The Paris Climate Agreement of 2015 set a tremendous goal to combat climate change by proposing the energy transition from fossil fuel to green energy so that we attain net zero emissions by 2050. Studies show that 44% of global effort to achieve net zero will come through policy change , while 40% will be from technological innovation and 16% from change in human behaviours. More specifically, the three-pronged solution will be through reducing the emissions per unit of energy, reducing the energy usage per person and reducing the effects of population pressure on the world. While the major industrial and global efforts are geared towards attaining the first two – principally by transitioning energy from fossil fuel to clean energy – we cannot forget the need to keep in check the global population and changing personal behaviours so that individually we decrease the energy usage. We can individually contribute to the solution by having less children, flying less frequently, changing our light bulbs to more energy efficient types, etc. Nonetheless, the energy usage per person problem can be illustrated by the fact that a person in Sub-Saharan Africa uses less energy than a fridge in North America. This highlights the fact that three quarters of all global emissions are by the 10 most industrialised countries. Therefore, more is required of the developed world.

The good news is that with the new administration in Washington, all key global powers are signed on to lead the fight against climate change. Tangible examples are: 1) Major countries/energy companies have pledged to decrease oil and gas investment by 85% between 2019 and 2050, while at the same time they will increase investment in renewable energies by 70% along the same timeline; 2) Investment in solar and wind has doubled between 2010 and 2020, from $250Bn to $500Bn; 3) Countries like the UK have pledged to phase out gas boilers after 2025, and 4) global electricity from hydrogen is forecasted to grow from less than 1 TWh in 2020 to more than 225 TWH in 2050.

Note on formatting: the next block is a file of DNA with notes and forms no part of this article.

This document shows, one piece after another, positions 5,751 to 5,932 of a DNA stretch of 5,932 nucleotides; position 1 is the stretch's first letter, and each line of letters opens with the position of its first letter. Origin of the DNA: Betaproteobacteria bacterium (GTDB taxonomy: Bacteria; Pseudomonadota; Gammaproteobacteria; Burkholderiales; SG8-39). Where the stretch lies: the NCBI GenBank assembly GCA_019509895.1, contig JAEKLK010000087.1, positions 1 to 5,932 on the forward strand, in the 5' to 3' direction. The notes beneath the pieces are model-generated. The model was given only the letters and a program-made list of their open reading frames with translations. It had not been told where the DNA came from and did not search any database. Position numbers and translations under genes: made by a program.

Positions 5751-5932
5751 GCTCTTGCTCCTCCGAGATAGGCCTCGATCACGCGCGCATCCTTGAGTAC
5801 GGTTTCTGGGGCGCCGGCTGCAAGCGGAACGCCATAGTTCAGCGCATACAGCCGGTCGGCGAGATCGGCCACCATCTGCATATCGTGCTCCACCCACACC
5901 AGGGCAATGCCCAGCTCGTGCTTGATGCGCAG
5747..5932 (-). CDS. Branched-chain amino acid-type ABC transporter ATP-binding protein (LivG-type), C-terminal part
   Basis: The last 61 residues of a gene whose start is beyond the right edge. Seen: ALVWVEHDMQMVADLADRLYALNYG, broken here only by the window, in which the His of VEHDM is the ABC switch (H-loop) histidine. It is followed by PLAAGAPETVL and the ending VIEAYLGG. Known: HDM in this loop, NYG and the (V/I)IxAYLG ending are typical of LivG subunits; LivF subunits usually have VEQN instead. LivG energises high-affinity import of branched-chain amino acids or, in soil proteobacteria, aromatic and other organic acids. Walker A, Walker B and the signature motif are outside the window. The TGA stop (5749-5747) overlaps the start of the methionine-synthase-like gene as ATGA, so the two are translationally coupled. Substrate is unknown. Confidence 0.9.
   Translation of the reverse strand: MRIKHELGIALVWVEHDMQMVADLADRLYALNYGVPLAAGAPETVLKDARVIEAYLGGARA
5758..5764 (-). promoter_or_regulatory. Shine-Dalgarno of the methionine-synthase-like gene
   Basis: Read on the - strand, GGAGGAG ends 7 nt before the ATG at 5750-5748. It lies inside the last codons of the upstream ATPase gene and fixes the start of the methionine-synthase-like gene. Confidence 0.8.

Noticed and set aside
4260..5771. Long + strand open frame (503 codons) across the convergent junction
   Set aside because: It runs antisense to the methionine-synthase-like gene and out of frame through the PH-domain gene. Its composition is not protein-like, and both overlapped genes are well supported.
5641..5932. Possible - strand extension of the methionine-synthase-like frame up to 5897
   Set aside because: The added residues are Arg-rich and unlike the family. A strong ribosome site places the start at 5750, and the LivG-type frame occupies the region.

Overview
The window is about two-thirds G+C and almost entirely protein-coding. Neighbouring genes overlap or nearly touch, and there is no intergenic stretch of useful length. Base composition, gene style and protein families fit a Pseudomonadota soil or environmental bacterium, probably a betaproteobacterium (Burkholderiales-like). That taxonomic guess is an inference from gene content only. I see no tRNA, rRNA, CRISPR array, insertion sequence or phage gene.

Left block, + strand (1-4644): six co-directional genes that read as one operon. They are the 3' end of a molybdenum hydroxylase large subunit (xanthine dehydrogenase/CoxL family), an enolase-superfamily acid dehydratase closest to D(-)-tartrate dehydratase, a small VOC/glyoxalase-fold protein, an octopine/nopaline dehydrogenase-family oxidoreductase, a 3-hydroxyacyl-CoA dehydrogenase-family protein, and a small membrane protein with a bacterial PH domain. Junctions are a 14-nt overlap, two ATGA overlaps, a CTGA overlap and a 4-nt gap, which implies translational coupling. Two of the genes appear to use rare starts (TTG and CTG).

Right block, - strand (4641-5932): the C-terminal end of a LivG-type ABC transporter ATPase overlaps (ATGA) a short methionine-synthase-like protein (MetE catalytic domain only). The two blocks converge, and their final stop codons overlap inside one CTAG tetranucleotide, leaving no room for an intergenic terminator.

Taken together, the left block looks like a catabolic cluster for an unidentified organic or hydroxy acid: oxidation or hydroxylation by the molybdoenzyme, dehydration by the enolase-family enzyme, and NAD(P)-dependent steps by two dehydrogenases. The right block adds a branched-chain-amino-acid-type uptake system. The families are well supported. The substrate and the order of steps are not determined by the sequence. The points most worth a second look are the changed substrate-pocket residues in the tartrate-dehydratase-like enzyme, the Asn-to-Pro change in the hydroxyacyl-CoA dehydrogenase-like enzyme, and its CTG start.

The event ended with Paul briefly discussing the biggest event on the global calendar regarding efforts to combat the climate change calamity, the upcoming COP 26 in Scotland. All eyes will be set on Glasgow, Scotland from 31 October to 12 November 2021 as the world holds the first major climate conference following Paris 2015. The main agenda is ‘How to address the global hot topics’ such as the massive funding gap needed to help less wealthy countries to afford the energy transition. We should all be hopeful that just like Paris 2015, COP 26 will be another monumental milestone for the world to put aside all differences and make bold commitments to accelerate net zero attainment.   

Written by: Emmanuel Kirunda

Written By: Tom Jaycocks

Categories & Tags:

Leave a comment on this post:

Sign up for more information about studying master’s and research degrees at Cranfield

Sign up now
Go to Top